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Abu Dhabi, UAEWednesday 24 April 2019

Election threat rises as May sets Brexit vote for 15th

Jeremy Corbyn senses opportunity to take power before Brexit happens on March 29

Labour leader Jeremy Corbyn has dedicated his party to a quest to win power before Britain’s break with Europe on March 29 AP
Labour leader Jeremy Corbyn has dedicated his party to a quest to win power before Britain’s break with Europe on March 29 AP

Theresa May yesterday set January 15 as the date for Parliament to vote on Britain’s Brexit deal with Brussels, knowing the opposition Labour Party wants to trigger a general election.

Britain is set to leave the EU on March 29. Despite a high-profile campaign for a second referendum, Labour leader Jeremy Corbyn has dedicated his party to a quest to take power before the break with Europe.

“We want a people’s vote, which is called a general election,” said Barry Gardiner, the Labour international trade spokesman. “It’s actually the quickest way to go back to the people.”

Skwawkbox, a pro-Corbyn blog, caused controversy when it suggested an election could be triggered for March 21. If elected, that would give Mr Corbyn a week to revoke Brexit.

Mr Corbyn would have to abstain on Mrs May’s Brexit deal and allow it to pass. Labour would gamble that the Democratic Unionist Party, which gives Mrs May a majority in the Commons but opposes the Brussels deal, would turn on its ally.

“This would be a high-stakes and stunningly audacious move by Corbyn and his team,” Skwawkbox said.

“But it probably represents the most realistic chance for the UK to remove the Tories and achieve a ‘Labour Brexit’ that would avoid the excesses the Tories are hoping for.”

The report was later denied but its publication underlined the depth of planning in Mr Corbyn’s inner circle.

He and Shadow Chancellor John McDonnell, along with the Unite public sector union leader Len McCluskey, refuse to go along with calls for a second referendum, despite its popularity among most Labour members.

Labour has many seats in the north of England, which voted heavily in favour of Brexit in the 2016 referendum, and the move would allow Mrs May’s Conservatives to say the opposition did not respect the public will.

But there is power behind calls for the second vote, including within Momentum, the activist base that took Mr Corbyn to the Labour leadership in 2015. It is made up of tens of thousands of young, urban members who want stay to in Europe.

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At the party’s annual conference in Liverpool in September last year, Keir Starmer,

the shadow Brexit secretary and a supporter of remaining in Europe, said Labour’s position would now include the possibility of another referendum if all other options failed.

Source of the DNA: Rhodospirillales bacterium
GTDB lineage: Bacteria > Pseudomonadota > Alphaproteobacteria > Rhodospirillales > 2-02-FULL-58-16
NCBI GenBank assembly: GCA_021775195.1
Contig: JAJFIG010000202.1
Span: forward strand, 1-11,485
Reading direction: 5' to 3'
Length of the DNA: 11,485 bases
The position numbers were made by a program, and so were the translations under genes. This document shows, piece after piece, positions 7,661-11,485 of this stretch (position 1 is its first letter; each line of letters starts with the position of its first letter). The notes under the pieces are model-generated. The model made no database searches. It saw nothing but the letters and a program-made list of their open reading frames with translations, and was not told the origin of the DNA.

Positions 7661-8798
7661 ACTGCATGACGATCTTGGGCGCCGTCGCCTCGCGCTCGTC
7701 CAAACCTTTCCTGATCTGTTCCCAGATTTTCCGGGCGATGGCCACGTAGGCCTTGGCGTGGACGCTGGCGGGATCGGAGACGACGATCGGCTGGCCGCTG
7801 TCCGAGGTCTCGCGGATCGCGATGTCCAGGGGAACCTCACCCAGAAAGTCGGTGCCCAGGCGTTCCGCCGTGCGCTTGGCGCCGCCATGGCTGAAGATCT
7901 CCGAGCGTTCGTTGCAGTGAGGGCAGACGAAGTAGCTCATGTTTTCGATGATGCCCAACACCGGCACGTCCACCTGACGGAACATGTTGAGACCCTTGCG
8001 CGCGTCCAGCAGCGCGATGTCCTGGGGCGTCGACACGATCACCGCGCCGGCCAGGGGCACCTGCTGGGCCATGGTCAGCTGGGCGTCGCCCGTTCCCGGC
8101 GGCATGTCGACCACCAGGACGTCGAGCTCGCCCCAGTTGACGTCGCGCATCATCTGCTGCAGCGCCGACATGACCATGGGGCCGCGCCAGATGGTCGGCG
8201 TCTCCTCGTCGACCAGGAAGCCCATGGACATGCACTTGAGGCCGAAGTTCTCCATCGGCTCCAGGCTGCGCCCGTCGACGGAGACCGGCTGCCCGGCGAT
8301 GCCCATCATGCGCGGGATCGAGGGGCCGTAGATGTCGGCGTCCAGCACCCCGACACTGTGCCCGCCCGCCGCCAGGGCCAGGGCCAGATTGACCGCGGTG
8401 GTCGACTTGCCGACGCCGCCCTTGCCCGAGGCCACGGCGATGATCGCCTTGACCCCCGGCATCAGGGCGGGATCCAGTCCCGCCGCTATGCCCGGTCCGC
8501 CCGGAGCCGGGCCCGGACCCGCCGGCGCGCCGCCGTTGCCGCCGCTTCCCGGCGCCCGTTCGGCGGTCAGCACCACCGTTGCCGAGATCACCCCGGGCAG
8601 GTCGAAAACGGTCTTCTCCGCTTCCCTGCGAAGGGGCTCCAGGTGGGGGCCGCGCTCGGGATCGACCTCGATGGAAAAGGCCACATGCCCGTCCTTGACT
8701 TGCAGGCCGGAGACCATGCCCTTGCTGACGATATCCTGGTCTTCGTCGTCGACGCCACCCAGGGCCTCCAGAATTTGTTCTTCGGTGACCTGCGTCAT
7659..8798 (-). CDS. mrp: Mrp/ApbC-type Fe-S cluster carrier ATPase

This led to division at the top of the party over the past few weeks as time runs out before the country crashes out of the EU without any deal in place, with all the economic disruption that this could cause.

Mr McDonnell, 67, a close friend and political ally of Mr Corbyn for four decades, indicated in November that the party would “inevitably” back a second referendum because the preferred option of a general election was unlikely to happen.

Mr McDonnell, 67, is politically astute but he is divisive within the party and across Westminster.

A former political officer for a key New Labour figure told The National that Mr McDonnell was “one of the few grown-ups in the room”.

His economic platform, which once seemed radical and included promises to re-nationalise important parts of Britain’s infrastructure, was praised by former Conservative minister Jim O’Neill.

Mr O’Neill said that by “addressing the failures of the market, house prices and low wages, Labour have caught the public mood”.

The push for an election also comes from fears that Mr Corbyn could suffer an electoral backlash if Britain left the EU without a deal.

A poll commissioned by the People’s Vote organisation, which is pushing for a second referendum, was published over the weekend. It showed Labour could lose a quarter of its support if it allowed a “no-deal” settlement.

The survey, which had an unusually large sample of 25,000 people, showed the state of support for the main parties as 40 per cent for the Conservatives and 34 per cent for Labour.

But when asked how they would vote if Labour allowed no deal to happen, their support dropped to 26 per cent.

Until the past few months, the party’s position on Brexit allowed it to avoid committing to any concrete policy as it watched the government tear itself to pieces over such issues as the Northern Ireland backstop.

As Britain enters the final countdown to March 29, the Labour Party could yet play a trump card to end the trials and tribulations of Mrs May, if not Brexit.

Updated: January 7, 2019 09:50 PM

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